Environment Protection Authority Contaminant Testing Adjournment Speech: Legislative Council 21/08/2013

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Delivered in the Legislative Council, August 21, 2013.

Mr Barry Buffier is the Chair and Chief Executive Officer of the Environment Protection Authority of New South Wales. Last week he appeared before a parliamentary estimates committee where I asked him questions concerning the investigation by the Environment Protection Authority into contaminated soil in the Sydney suburbs of Botany and Hillsdale. Since concerns were raised in the Sun-Herald last month regarding the Environment Protection Authority's actions, Mr Buffier has waged an aggressive campaign against those who have dared to question the actions of the Environment Protection Authority.

At the parliamentary estimates committee hearing Mr Buffier used parliamentary privilege to launch an assault on both an independent mercury expert, Mr Andrew Helps, and on Fairfax Media Limited journalist Natalie O'Brien. These attacks are part of a pattern by Mr Buffier of assaulting anyone who dares question the actions of the Environment Protection Authority under his leadership. Many questions have been validly asked by environmental experts, members of the Botany community, journalists and members of this Parliament concerning the testing of contaminated soil at Botany. Those questions relate to issues such as the averaging of the 15 samples taken by the Environment Protection Authority.

When a child ingests soil, usually through their fingernails after playing in dirt, they do not ingest an average sample of soil, they ingest one piece of soil. At Botany, testing revealed hotspots where levels of toxic chemicals were above a health investigation level that should have required notification to the community and follow-up activity by the Environment Protection Authority. I am talking about polychlorinated biphenyls [PCBs], lead and mercury. These are serious matters. It also appears that the Environment Protection Authority moved away from what it said in its May 2013 press release, that sample results were compared with health-based investigation levels for residential land use, to now saying that a weaker standard—recreational C—applies. The Environment Protection Authority argues that nature strips in front of a residential block do not form part of the residential block and therefore residential standards do not need to apply. I do not believe that argument would find favour with members of the community.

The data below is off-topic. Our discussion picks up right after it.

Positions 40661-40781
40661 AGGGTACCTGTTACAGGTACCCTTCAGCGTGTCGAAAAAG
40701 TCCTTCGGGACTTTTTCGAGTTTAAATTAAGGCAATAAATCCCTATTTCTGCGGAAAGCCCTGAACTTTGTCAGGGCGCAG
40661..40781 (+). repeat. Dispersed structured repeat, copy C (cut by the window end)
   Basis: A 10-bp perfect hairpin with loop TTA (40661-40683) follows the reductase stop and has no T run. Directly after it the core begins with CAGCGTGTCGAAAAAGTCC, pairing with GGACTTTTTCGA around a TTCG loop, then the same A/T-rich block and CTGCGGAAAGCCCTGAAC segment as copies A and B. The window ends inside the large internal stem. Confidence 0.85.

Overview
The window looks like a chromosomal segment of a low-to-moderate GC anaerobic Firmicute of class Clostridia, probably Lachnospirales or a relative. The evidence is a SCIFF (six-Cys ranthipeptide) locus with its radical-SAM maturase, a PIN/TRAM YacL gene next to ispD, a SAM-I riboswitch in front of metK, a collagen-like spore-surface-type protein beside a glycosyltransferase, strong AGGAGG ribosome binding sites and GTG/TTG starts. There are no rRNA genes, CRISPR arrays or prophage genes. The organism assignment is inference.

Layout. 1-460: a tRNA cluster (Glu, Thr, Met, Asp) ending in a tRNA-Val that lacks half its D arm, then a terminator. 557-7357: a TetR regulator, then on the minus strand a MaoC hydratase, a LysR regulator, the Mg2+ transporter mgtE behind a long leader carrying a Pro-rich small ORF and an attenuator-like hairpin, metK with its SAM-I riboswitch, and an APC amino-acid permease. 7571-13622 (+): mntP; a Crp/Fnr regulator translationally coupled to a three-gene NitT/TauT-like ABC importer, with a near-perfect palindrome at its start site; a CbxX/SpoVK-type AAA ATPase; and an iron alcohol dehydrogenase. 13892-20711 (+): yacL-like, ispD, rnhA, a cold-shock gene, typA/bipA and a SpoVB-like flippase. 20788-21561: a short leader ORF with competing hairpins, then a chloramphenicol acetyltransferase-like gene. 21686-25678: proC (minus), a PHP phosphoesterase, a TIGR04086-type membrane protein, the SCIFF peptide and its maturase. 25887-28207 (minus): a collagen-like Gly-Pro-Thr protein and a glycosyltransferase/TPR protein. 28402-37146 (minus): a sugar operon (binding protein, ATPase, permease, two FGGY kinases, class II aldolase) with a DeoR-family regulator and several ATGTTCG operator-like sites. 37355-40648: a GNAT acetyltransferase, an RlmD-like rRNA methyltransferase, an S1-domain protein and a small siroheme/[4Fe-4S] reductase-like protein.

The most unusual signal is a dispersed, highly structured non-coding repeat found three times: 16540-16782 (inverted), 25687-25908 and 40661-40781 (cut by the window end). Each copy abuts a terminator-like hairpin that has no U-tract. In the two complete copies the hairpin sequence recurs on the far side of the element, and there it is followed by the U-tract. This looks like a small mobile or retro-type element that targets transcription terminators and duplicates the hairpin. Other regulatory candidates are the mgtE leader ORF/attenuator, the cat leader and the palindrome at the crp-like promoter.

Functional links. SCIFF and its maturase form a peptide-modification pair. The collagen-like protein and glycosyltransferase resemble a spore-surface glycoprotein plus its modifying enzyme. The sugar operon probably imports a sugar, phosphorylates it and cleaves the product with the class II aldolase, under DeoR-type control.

At the same time as the most senior executive in the Environment Protection Authority bullies those who have questioned the authority's work at Botany, the Environment Protection Authority has been humiliated at the Land and Environment Court, withdrawing from its prosecution of chemical giant Du Pont Australia Limited. A herbicide destroyed vegetation throughout the Western Sydney suburb of Girraween and hundreds of trees, shrubs and other plants were destroyed. The Environment Protection Authority commenced prosecution proceedings against Du Pont after conducting, according to Mr Buffier, "probably the largest and most exhaustive investigation we have done for an environmental incident".

In a letter to the residents of Girraween, the Environment Protection Authority boasted that the commencement of the prosecution followed eight months of intensive investigation, including hundreds of hours of gathering evidence from local residents and businesses, chemical sampling and analysis, and weeks of complex forensic work. The Environment Protection Authority withdrew the charge and dropped the case. The Environment Protection Authority botched the charge, allowing Du Pont the defence— [Time expired.]